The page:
Canada will seek to play a larger role on the world stage as the United States retreats, Foreign Minister Chrystia Freeland said on Tuesday, in remarks underscoring strains between Washington and its closest allies.
Freeland spoke after recent NATO and G7 summits where U.S. President Donald Trump upset leaders to such an extent that German Chancellor Angela Merkel expressed doubts about the reliability of the United States.
Freeland didn't mention Trump, but she made it clear that her speech was a response to his America-first policy.
"The fact that our friend and ally has come to question the very worth of its mantle of global leadership puts into sharper focus the need for the rest of us to set our own clear and sovereign course," Freeland said. "For Canada that course must be the renewal, indeed the strengthening, of the post-war multilateral order."
Canada will seek to support multilateral forums such as the United Nations, NATO, the G7, the G20, the Organization of American States and the Arctic Council, Freeland said.
Canada will host the G7 next year and is "energetically pursuing a two-year term on the UN Security Council," she said.
Speaking a day before the Liberal government is set to unveil its long-awaited defense policy review, Freeland said Ottawa will also reinvest in its military.
Canadian diplomacy and development sometimes require the backing of hard power, Freeland said.
"Principled use of force, together with our allies and governed by international law, is part of our history and must be part of our future," Freeland said.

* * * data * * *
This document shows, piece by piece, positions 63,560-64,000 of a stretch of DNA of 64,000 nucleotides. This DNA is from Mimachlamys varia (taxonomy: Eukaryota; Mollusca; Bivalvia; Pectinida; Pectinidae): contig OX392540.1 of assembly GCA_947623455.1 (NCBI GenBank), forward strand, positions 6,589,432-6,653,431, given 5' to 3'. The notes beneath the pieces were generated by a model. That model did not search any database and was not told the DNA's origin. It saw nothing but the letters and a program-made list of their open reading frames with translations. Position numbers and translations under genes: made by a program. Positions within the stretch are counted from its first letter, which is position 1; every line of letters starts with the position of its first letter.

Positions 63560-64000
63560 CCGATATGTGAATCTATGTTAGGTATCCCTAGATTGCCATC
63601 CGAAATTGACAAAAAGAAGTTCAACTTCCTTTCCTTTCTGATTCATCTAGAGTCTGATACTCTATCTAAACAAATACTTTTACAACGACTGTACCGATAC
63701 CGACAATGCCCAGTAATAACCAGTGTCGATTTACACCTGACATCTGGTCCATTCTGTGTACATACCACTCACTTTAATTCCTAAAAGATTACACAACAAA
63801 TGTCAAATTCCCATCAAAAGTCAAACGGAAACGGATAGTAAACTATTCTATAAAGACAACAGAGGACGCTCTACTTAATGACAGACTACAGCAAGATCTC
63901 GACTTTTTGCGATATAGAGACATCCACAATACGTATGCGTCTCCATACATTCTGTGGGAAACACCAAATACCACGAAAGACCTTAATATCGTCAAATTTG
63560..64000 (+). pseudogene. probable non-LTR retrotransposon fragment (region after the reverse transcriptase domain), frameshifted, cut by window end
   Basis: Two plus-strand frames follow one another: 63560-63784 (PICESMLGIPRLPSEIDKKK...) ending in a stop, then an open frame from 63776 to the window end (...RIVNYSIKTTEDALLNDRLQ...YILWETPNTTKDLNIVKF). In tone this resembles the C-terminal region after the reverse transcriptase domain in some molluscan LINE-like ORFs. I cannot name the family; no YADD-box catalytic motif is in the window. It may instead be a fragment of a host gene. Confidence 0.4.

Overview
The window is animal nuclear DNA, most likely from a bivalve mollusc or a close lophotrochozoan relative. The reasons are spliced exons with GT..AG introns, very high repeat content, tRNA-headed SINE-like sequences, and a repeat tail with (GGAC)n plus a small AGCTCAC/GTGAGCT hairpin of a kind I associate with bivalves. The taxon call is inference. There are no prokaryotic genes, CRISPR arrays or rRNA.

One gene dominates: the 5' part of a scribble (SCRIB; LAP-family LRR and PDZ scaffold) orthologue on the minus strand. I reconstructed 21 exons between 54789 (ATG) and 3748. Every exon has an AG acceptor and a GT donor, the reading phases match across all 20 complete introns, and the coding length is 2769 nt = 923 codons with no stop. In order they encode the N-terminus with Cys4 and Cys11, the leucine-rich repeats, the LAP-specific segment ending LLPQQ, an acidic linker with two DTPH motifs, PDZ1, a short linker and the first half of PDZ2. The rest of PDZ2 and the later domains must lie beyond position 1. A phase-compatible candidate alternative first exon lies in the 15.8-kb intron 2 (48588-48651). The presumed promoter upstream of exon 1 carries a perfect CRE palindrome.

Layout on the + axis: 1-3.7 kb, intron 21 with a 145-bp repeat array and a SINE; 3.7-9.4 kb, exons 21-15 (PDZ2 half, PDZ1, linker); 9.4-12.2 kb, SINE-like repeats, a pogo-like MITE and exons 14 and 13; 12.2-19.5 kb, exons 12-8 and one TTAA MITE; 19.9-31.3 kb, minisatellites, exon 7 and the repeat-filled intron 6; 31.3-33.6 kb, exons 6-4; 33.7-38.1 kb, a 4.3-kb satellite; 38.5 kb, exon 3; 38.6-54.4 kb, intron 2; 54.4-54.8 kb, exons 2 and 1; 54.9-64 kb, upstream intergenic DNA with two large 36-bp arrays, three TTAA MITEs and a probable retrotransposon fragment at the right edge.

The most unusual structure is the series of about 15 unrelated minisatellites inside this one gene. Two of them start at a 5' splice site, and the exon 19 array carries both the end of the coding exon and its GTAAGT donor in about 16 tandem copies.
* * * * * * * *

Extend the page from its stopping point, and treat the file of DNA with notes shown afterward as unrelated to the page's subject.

While Canada's geography has meant that it has always been able to count on US self-interest to provide a protective umbrella and that dependence cannot be good for Canadian sovereignty, she said.
"To rely solely on the U.S. security umbrella would make us a client state," Freeland said. "Although we have an incredibly good relationship with our American friends and neighbors, such a dependence would not be in Canada's interest."
Canada will also work to promote free trade and counter protectionist policies that have taken root in the United States, she said.
It will work with the US and Mexico to modernize the North American Free Trade Agreement, and to make "a great trading partnership even better" and seek new trade agreements with CETA as a template.
Freeland also highlighted the promotion of the rights of women and girls, saying they are at the core of Canadian foreign and development policy.